Interviewing for jobs can be grueling. But if you manage to drum up the right answers to trick interview questions and prove you're worth hiring, there's light at the end of the tunnel: a job offer.

Once that offer letter hits your inbox, you know what you're supposed to do next. Always negotiate. That's easier said than done, especially if you desperately want the job and it's already a pretty good offer. Is asking for more money or a better compensation package pushing it?

Fortunately, there are people who specialize in coaching candidates through this mission-critical moment. One of them, Karen Catlin, is a 25-year tech veteran who now advocates for women in tech. She's a speaker and coach who helps clients get better salaries, signing bonuses and higher-level roles.

Catlin recently shared one of her favorite negotiation tips in a blog post. It all comes down to one, succinct sentence. Not only will it get you more money, Catlin says, but recruiters love to hear it. (She actually got the tip from interviewing recruiters.)

The 12 magic words? "If you can get me X, I'll accept the offer right away."

Catlin recently encouraged a young woman to use this tactic who was deciding between three job offers. The one she was most excited about was also the highest offer. But Catlin thought she could get more. The candidate used that exact phrasing and asked for 5 percent more. Two days later, her counter offer was accepted. She accepted on the spot.

Why hiring managers love to hear these words

Recruiters and hiring managers expect candidates to counter. But there's a right and a wrong way to do it. There are a few reasons why this particular phrase is so effective in getting you more money.

It shows you really want the job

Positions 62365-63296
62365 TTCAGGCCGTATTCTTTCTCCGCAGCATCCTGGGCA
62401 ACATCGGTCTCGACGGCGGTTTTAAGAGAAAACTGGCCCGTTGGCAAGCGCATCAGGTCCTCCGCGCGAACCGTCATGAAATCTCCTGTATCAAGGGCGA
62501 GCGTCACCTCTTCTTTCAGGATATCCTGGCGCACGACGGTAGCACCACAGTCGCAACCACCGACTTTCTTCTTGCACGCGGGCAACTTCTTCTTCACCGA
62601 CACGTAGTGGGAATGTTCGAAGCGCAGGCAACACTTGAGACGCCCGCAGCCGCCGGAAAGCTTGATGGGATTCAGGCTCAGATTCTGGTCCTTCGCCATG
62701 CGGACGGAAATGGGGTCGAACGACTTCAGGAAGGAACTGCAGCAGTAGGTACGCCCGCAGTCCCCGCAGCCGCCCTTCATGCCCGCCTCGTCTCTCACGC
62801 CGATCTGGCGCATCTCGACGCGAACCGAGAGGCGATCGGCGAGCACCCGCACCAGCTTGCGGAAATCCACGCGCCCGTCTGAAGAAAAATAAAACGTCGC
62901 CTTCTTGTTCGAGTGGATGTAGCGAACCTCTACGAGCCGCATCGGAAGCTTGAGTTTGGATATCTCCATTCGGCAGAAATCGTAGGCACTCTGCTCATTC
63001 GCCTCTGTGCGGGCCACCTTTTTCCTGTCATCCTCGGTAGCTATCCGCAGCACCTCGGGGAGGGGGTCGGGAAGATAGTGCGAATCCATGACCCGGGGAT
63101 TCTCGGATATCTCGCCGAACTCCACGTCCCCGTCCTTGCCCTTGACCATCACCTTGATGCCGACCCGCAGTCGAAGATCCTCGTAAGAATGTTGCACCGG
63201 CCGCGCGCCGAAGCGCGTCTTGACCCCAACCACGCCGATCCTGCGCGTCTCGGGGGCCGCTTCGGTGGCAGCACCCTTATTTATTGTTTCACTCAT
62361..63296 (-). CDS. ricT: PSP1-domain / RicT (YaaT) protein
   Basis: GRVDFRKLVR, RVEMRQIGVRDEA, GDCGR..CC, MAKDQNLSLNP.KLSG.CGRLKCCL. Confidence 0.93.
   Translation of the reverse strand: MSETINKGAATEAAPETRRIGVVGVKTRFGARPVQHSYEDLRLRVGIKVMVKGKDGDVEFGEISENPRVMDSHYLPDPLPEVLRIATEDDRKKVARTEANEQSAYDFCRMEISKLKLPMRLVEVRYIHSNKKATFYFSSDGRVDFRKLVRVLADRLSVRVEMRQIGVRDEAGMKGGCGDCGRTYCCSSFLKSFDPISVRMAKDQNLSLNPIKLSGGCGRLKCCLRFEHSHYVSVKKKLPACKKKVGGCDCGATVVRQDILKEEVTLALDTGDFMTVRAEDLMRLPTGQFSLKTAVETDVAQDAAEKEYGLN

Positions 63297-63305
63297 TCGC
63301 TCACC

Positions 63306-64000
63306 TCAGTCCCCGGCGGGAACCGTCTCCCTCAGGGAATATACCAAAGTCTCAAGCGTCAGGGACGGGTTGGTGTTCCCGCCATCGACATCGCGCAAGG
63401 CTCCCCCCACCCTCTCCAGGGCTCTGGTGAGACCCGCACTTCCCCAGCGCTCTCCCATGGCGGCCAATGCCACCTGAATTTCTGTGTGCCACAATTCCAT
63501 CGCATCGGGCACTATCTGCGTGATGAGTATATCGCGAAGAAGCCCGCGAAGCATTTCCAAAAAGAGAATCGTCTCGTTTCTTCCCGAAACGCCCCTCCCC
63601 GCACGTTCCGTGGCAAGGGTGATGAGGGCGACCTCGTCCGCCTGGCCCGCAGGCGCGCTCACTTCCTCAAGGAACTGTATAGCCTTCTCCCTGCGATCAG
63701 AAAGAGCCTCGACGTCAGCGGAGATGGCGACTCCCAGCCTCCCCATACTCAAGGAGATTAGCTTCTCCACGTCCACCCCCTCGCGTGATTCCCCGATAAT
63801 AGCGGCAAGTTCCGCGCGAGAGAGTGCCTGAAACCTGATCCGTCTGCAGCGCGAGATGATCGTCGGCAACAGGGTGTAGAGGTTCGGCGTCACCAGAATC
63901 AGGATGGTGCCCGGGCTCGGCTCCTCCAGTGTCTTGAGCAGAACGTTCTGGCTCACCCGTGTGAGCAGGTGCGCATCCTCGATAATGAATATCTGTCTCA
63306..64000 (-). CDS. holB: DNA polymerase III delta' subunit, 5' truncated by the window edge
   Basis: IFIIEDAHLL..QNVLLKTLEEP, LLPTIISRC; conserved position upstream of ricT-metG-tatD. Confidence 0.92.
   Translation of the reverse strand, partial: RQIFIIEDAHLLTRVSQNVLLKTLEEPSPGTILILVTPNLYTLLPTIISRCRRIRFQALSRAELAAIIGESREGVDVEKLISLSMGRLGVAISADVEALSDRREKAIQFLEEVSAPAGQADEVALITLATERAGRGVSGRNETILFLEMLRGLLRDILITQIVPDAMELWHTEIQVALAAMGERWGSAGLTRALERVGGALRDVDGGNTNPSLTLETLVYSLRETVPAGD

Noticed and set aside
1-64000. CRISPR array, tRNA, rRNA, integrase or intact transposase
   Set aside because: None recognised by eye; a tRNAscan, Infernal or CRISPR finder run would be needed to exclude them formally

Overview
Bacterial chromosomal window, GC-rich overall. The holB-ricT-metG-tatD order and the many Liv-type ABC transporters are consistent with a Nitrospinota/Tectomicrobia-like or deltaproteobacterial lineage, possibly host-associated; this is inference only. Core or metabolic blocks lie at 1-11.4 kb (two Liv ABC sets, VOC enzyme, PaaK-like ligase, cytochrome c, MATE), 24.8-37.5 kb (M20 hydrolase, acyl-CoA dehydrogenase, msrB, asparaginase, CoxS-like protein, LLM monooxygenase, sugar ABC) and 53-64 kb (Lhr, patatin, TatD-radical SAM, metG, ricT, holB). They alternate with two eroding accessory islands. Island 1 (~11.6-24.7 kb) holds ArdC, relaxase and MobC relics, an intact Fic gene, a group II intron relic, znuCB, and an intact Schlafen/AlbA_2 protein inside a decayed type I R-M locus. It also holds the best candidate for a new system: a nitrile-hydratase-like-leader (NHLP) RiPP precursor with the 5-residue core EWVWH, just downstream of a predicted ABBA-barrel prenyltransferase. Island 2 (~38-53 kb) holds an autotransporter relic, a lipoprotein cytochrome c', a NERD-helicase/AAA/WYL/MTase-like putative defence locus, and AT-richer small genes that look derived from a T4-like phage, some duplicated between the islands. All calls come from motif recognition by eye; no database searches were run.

Hiring managers look for more than competency and cultural fit. They want to hire people who are enthusiastic about the role and company. It's one reason why ending your interview with a candid statement could sway the hiring manager in your favor.

When it comes time to negotiate, using this phrase shows the hiring manager how excited you are about this job. They know you're likely considering other offers. But now you're telling them you're willing to forget the others because this is The One.

It eliminates the back-and-forth

Catlin says there's often some wiggle room in the salary or the compensation package. If the hiring manager knows you're ready to sign on the dotted line, that gives her some leverage. She's more likely to be able to meet your request if she already knows you will say yes.

"Assuming it's a reasonable request, the recruiter has something tangible to bring back to the hiring committee," Catlin writes. "It's easier to make a case to dip into the reserves if the recruiter knows you'll say yes."

It displays confidence

No one wants to hire a wishy washy candidate. They want people who take action. That's exactly what this negotiation tactic does. You're not just asking for more money, crossing your fingers that they'll say yes. You're laying out a clear course of action. One that involves a better offer to move forward.

"Recruiters also love this approach because it demonstrates a decisive leadership style," Catlin says. "Chances are, they want to hire people like that."

While the candidate from Catlin's success story asked for a higher salary, remember you can make other requests at this point. Some other example:

  • If you can get me one work-from-home day a week, I'll accept the offer right away.

  • If you can get me one more week of PTO, I'll accept the offer right away.

  • If you can get me a corner office, daily visits from a massage therapist and a personal chef, I'll accept the offer right away.

OK obviously kidding on the last one, but you get the point. There are a lot of things you can ask for beyond a higher salary. As long as the ask is reasonable, you have a pretty good chance at landing an awesome job that comes with an even awesomer offer.